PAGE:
Athena Rising stands tall over commuters, but what’s its story? We found out…
This year, Leeds bagged itself a new title – it’s now home to the tallest mural in the UK. Standing at 46.8 metres (that’s 153 feet to you old school types), it’s about the same height as the Statue of Liberty, and it’s impressive to behold. Work started on 6th June 2017 and it was finished just three weeks later, but while it may have been created in record time, the piece itself has been in the planning for months.
“We started working on the project 7 months ago after winning a commission to be one of the muralists involved in ‘City Less Grey’ project run by East Street Arts, an incentive to improve areas of Leeds with large-scale artwork,” Joy Gilleard, aka Cbloxx, told us – she’s one half of Nomad Clan, a dynamic graffiti duo made up of herself and Hayley Garner, aka Aylo.
But it wasn’t always meant to be so big, in fact, they came into the project expecting to do a wall that was just nine metres by three – but then Bruntwood, the owners of the Platform building Athena Rising is painted on, suggested something much bigger.
“Bruntwood apprehensively mentioned there might be another option, as soon as we saw the giant wall we knew we wanted to push for that one,” Joy admitted. “It seemed like a bit of a pipedream as we would need approval from so many different bodies, including the council… but we persevered, jumped every hurdle and luckily it all paid off!”
Although they were given the freedom to do pretty much whatever they wanted, the design has changed massively since their original ideas, but not necessarily in the way you’d expect. They haven’t added to it, instead, they’ve simplified it down, eliminating elements as they worked their way through the rather lengthy approval process.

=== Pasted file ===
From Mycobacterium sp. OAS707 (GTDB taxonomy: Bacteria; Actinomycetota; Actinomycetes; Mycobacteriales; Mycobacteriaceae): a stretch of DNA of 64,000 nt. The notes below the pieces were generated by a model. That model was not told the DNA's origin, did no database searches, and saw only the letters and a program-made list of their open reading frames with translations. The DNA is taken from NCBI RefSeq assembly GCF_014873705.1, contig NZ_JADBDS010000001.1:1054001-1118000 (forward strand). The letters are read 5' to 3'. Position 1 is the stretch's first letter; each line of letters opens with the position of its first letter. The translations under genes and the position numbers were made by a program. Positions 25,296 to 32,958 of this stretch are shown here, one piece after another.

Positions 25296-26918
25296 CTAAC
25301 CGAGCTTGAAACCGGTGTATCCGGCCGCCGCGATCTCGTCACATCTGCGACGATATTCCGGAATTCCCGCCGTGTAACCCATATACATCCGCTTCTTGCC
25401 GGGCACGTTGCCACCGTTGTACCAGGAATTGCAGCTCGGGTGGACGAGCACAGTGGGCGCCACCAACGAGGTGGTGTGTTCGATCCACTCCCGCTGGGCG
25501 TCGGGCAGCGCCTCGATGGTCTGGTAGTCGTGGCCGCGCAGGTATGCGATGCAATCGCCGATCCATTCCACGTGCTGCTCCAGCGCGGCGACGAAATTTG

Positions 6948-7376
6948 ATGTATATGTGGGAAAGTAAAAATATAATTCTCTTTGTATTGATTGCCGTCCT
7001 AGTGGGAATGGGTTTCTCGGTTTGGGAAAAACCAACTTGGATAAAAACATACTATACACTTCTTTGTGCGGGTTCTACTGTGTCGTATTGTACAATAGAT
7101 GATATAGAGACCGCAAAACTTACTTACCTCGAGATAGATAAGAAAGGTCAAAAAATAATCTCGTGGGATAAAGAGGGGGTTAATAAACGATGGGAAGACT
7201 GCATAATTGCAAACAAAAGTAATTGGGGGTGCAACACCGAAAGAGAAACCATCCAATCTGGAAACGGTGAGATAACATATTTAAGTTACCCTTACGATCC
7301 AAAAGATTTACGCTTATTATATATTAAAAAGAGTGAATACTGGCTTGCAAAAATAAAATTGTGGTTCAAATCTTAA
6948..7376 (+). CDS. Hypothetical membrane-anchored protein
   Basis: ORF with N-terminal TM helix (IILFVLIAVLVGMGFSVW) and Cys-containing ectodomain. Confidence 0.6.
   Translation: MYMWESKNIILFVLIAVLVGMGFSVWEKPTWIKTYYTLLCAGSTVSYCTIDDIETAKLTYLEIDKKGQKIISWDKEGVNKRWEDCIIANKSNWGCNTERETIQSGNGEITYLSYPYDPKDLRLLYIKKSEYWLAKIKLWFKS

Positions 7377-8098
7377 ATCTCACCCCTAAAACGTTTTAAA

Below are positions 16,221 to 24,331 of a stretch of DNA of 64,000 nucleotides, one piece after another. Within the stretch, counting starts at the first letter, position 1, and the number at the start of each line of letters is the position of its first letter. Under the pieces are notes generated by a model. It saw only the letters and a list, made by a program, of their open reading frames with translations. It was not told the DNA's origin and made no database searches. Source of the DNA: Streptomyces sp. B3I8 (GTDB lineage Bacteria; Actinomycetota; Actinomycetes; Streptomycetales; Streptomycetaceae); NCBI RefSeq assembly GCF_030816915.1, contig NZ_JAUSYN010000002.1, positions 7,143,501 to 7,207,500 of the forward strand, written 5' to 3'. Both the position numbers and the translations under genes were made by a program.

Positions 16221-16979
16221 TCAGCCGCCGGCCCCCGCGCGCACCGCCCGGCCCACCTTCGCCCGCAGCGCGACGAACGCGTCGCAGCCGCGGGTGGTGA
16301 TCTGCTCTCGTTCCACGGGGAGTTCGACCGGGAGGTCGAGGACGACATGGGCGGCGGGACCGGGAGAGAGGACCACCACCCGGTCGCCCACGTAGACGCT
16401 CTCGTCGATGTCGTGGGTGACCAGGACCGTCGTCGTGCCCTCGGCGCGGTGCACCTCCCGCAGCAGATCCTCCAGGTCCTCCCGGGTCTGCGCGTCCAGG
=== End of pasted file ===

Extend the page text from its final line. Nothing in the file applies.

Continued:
Once it was signed off, the real work began. Nomad Clan are no strangers to large-scale murals. They’ve worked on statement pieces in Liverpool, Manchester, Berlin, Lille, Blackburn, Blackpool and right here in Leeds, so they know what they’re doing.
They started with a drawing and transferred this to their urban canvas using a grid system. “On this design, we used a lot of the background colour of the wall which we knew would speed up the process. We added really rough highlight sketches as we went down, this just gives your brain and eyes more clues as to where you are on the wall. Imagine it to be a bit like map reading, the more features on the horizon the easier it is to navigate,” Hayley explained.
And they had a little help. The whole project has been documented by artistic photographer Bokehgo and his team, but they ended up having a surprising role to play in the process itself because Hayley and Joy used their pictures to make sure the piece was coming together the way they wanted it to. That’s one of the biggest challenges of a mural this big – they had to work from an aerial lift, so they always had a close-up view of their work. They genuinely couldn’t see the bigger picture.
Mind you, that wasn’t their biggest problem. “We had a very real fear of the cradle as we’d never been dangled off a roof before, we’re used to lift platforms but they are machines that sit on the floor,” Joy confessed. “Dangling sounded like a nightmare… wind is an enemy at the best of times when you’re spray painting but being suspended on a swing that is basically weighted down at the top is a whole new level of scary. It moves more than you can imagine!”
And all the while, they had an audience. There’s no hiding your progress when you’re painting a giant mural – the whole process is on display for all the world to see, and indeed, hear. They were half way through the project before they realised that commuters on the platform below could hear their arguments on high. But it goes both ways, because they had their fair share of surprises too.
“Hayley did a cry at one point when the day turned from beautifully warm and calm to a full blown storm. The cradle whipped out from the wall and Hayley thought she was going to die, she wasn’t at all but the drama was impressive.” Joy told us. “Another day, some smart looking suited professionals secretly piggy back raced down a back street thinking no one was watching, one of them got dropped on their face!”
Their days of scaling Leeds’ skyline are finished now though, because the mural is complete – and it definitely has the desired effect. It’s part of East Street Art’s mission to make Leeds ‘A City Less Grey’, and is funded by Leeds BID. Check it out next time you’re in the area – it’s on Bruntwood’s Platform building, which is directly above Leeds Train Station.